Posted on Wednesday, January 04, 2017
Do you remember the perfume your mother wore when she kissed you on her way out to a formal occasion? Smell is said to be the sense most linked to memory, because the organs you use to detect scents are closely linked to the brain’s limbic system, which is extremely important to memory and emotion. A person encounters most new scents during childhood, so those may be the ones that evoke the strongest emotions, but even today a trip to the Garden, especially at night, will delight and create new memories.
Why is night so important as a different way to experience plants? Part of the reason is that we are less bombarded with colors and shapes. In our subtropical climate we can relax and take in the subtler aspects of the Garden around us. But the plants themselves have a different agenda. Some flowers, particularly white ones, have taken a different evolutionary pathway. They don’t try to compete with the red and yellow flowers that flaunt themselves to daytime pollinators, such as bees and hummingbirds. Instead, they are after the night pollinators – moths, including the giant sphinx moth, some as big as hummingbirds, and even bats.
Many of these white flowers don’t even bother to send out a fragrance during the day. But at night it’s a different story. Some plants to look forward to during night-time events in the Garden include Brunfelsia pilosa in the Kapnick Brazilian Garden and Brunfelsia americana in the Kapnick Caribbean Garden. All these plants are coyly referred to by the common name lady of the night. As you stroll through the South Grove on your way between the Scott Florida Garden and the Lea Asian Garden, you will almost certainly be oeverwhelmed by the huge white pendant flowers and perfume of angel’s trumpet, Brugmansia X candida.
Fortunately, some of these beautiful white (or yellow) flowers do allow us to enjoy their fragrance during the day. Many gardenias as in bloom for long periods of time in the Lea Asian Garden, as is the Chinese perfume plant, Aglaia odorata, planted on the west side of the Candi Sukuh ruin. Another plant in this garden, on the banks of the Barron Pond surrounding the Dewi Sri shrine, is known as perfume flower trees, Fagraea berteroana, and is traditionally used for making leis.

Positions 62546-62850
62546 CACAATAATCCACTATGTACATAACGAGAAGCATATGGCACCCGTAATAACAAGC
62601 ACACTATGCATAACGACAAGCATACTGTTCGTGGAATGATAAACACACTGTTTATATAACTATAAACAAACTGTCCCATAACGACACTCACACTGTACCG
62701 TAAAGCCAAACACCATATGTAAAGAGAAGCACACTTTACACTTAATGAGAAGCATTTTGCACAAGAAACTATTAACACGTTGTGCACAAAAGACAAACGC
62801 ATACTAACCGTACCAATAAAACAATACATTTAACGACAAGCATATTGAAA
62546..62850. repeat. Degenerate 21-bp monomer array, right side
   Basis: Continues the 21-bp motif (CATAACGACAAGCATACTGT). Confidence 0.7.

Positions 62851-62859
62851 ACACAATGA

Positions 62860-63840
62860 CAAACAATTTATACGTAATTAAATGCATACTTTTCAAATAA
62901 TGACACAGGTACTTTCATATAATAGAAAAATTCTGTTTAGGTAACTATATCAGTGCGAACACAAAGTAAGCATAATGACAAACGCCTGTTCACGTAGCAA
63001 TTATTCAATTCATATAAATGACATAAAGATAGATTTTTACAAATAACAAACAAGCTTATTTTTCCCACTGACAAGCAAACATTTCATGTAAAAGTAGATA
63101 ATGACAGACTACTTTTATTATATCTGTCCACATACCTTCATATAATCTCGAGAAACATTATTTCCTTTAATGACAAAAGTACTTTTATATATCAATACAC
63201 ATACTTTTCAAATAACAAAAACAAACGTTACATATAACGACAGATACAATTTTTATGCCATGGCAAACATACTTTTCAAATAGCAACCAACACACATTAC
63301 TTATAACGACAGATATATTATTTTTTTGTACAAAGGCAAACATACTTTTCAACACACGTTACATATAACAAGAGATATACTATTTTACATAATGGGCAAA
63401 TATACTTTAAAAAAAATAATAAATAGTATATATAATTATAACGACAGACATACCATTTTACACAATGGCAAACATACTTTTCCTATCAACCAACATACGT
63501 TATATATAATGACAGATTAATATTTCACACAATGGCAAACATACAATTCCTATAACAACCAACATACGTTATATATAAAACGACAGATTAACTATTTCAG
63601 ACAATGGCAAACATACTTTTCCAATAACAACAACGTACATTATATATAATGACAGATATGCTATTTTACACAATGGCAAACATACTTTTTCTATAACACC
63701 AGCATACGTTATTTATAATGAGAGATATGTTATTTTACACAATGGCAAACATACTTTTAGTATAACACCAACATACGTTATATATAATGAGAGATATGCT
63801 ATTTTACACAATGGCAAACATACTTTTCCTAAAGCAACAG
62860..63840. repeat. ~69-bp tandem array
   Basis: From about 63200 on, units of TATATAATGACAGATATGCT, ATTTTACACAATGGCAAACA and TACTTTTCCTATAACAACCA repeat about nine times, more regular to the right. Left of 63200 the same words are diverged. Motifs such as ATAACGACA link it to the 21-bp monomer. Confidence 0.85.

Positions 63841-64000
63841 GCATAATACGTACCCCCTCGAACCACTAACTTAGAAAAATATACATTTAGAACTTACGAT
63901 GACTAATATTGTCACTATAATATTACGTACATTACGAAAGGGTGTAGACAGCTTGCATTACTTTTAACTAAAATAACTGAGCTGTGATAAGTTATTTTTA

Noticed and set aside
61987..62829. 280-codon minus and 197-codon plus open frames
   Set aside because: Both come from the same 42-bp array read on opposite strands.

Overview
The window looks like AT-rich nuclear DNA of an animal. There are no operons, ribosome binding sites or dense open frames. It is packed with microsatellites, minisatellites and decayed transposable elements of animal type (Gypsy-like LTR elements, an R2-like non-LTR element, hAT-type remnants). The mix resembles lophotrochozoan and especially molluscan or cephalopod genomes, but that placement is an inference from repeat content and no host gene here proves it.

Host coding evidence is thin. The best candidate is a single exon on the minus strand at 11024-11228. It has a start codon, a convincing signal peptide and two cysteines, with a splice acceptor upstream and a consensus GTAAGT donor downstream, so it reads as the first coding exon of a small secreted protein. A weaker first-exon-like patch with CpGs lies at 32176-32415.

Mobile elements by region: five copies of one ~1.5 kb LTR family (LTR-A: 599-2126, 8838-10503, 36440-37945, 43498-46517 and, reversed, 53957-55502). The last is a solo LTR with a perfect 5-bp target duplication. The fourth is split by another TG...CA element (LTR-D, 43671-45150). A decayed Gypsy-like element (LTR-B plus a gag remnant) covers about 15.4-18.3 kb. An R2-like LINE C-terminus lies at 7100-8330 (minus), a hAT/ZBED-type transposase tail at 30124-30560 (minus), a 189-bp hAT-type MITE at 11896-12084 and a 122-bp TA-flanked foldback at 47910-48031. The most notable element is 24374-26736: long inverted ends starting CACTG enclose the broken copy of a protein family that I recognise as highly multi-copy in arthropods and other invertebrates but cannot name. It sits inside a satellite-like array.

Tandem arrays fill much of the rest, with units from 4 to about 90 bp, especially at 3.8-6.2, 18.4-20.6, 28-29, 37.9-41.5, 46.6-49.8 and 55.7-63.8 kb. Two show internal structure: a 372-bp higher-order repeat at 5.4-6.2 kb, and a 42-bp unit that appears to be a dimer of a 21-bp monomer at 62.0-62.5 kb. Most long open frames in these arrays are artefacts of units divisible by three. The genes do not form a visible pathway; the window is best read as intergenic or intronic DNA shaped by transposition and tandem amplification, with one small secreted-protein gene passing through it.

Many Florida native plants have wonderful fragrances. Fiddlewood, Citharexylon fruticosum, is an all-around fantastic plant, with shiny green leaves, sweetly fragrant white flowers and beautiful green, red and black berries. Another great choice, marlberry, Ardisia escallonioides is smaller and less aromatic, but still beguiling.
Some orchids can be placed right by your front door where you can enjoy them after dinner. Brassavola nodosa is an orchid with a delightful citrus fragrance, and its even better hybrid, Brassavola ‘Little Stars’ will draw you out at night.
And to go back to those memories… your mother may have been wearing Joy by Jean Patou, once touted as the most expensive perfume in the world. An essential ingredient is Magnolia (once known as Michelia) champaca. A hybrid is located just before you exit the Garden and is fragrant most of the day. Or she may have favored Chanel No. 5. Visit the Smith Labyrinth in the Scott Florida Garden to enjoy the spider-like yellow flowers of Cananga odorata that are said to be the top note in that famous perfume.
You may be transported back in time.
— Article* by Liz Chehayl, Curator of Collections at Naples Botanical Garden.
*Originally appeared in the Garden’s Fall 2015 Magazine.